What animals are farmed in Finland?

In the late 1980s, cattle operations remained the mainstay of farming, but Finland’s farmers also raised pigs, poultry, and other animals. Most pigs were raised on relatively large, specialized farms. Poultry production increased after the mid1960s to accommodate an increased demand for meat.

What do farmers grow in Finland?

The statistics contain yield data on the most important crops in Finland. The crop statistics include, for example, cereals (wheat, rye, barley and oats), turnip rape, potato, sugar beet and grasses. The yields of crops are presented both in kilograms per hectare and as total yields in millions of kilograms.

Are there farms in Finland?

On the European scale the country’s average yields of arable farming are very low. Almost a quarter of Finland’s area is covered by water and 86 per cent of the land area is covered with forests. Only 8 per cent of the land is farmland, and it is difficult to create larger uniform arable areas within this.

What are the most important livestock in Finland?

In Finland, pigs and cattle proved to be the two most important categories of livestock.

What foods does Finland grow?

Finland produced in 2018:

  • 1.3 million tons of barley;
  • 818 thousand tons of oats (9th largest producer in the world);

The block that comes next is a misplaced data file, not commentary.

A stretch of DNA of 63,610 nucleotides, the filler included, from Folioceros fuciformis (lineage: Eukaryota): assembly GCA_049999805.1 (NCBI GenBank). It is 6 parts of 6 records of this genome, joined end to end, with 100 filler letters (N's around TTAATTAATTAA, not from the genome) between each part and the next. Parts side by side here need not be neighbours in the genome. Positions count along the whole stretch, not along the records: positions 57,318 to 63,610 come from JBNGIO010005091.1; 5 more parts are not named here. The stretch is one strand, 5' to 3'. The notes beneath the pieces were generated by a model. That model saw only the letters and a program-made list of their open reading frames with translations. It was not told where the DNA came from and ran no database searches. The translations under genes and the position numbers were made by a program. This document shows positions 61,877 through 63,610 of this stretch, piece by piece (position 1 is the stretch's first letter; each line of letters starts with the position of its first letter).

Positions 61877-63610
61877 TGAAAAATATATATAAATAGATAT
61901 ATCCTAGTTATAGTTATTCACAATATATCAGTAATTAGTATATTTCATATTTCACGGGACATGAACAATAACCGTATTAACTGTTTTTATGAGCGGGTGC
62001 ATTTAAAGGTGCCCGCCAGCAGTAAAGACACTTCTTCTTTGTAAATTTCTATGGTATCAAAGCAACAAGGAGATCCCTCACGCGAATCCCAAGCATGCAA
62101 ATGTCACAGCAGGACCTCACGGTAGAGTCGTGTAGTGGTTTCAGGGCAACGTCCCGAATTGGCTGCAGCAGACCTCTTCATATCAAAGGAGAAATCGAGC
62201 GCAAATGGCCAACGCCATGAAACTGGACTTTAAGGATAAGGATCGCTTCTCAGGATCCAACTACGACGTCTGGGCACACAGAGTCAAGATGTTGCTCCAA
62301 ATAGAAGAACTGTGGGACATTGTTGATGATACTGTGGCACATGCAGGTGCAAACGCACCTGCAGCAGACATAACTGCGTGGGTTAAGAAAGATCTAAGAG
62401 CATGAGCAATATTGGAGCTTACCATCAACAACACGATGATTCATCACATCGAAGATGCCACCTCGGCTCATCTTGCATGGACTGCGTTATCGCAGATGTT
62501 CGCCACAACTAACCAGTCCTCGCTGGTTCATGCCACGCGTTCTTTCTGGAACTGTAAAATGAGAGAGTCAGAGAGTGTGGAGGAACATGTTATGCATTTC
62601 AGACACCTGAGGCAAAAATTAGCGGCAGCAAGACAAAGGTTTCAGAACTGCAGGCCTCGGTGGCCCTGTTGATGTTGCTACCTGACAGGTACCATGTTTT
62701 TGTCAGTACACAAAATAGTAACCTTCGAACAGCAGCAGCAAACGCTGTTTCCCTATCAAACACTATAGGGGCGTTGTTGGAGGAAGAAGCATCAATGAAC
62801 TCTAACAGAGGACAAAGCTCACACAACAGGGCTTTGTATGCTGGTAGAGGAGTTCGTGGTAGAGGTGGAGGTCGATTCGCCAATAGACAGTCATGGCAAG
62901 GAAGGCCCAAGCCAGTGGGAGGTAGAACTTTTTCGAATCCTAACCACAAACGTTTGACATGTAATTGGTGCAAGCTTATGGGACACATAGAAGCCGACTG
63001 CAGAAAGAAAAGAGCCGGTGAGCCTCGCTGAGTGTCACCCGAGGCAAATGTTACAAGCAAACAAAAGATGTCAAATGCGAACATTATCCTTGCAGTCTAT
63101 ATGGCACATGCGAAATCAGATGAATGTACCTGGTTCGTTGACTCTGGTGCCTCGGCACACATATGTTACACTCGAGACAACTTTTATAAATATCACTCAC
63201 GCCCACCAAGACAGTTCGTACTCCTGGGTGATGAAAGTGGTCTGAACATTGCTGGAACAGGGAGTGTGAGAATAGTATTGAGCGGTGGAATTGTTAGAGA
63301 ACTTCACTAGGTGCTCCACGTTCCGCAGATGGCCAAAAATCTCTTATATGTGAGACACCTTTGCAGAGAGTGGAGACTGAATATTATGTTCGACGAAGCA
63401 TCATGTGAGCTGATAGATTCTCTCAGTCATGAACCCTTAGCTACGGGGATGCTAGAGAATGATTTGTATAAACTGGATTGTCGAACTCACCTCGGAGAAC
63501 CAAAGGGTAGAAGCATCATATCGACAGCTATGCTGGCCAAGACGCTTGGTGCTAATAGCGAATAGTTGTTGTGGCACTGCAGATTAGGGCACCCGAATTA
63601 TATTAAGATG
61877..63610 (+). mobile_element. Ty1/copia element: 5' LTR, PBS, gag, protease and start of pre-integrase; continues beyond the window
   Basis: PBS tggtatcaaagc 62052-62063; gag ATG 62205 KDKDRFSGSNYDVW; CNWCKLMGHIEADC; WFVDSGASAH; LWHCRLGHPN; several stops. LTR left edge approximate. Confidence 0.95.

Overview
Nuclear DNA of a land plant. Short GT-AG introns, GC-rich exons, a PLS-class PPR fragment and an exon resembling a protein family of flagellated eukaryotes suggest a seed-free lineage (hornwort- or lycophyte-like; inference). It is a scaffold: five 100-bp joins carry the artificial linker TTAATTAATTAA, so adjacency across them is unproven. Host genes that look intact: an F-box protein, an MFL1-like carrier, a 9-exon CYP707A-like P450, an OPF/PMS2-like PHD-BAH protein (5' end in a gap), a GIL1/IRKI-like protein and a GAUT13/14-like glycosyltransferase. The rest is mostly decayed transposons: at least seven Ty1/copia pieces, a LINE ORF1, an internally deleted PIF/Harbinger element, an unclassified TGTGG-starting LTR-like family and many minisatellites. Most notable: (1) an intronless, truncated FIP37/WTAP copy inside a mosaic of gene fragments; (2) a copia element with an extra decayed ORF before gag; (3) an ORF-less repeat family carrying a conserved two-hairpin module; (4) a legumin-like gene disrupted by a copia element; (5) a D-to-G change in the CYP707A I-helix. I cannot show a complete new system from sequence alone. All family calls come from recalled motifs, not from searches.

• 600 thousand tons of potato;
  • 494 thousand tons of wheat;
  • 355 thousand tons of sugar beet, which is used to produce sugar and ethanol;
  • 70 thousand tons of rapeseed;
  • 67 thousand tons of carrot;
IT\\\'S FUN:  Is Latvia left or right wing?

What does Finland export the most?

The European Union makes up more than 60 percent of Finland’s total trade. The largest trade flows are with Germany and Sweden. Finland’s key export sectors are transportation, electronics, forestry, machinery, and chemicals.

Can Finland feed itself?

Virtually all of Finland’s domestic produce is reliant on imported goods, fuel and workers. Modern food production is heavily reliant on the use of imports, which means that Finland’s food self-sufficiency is not as high as many likely believe, according to agricultural experts.

Visit to the Baltics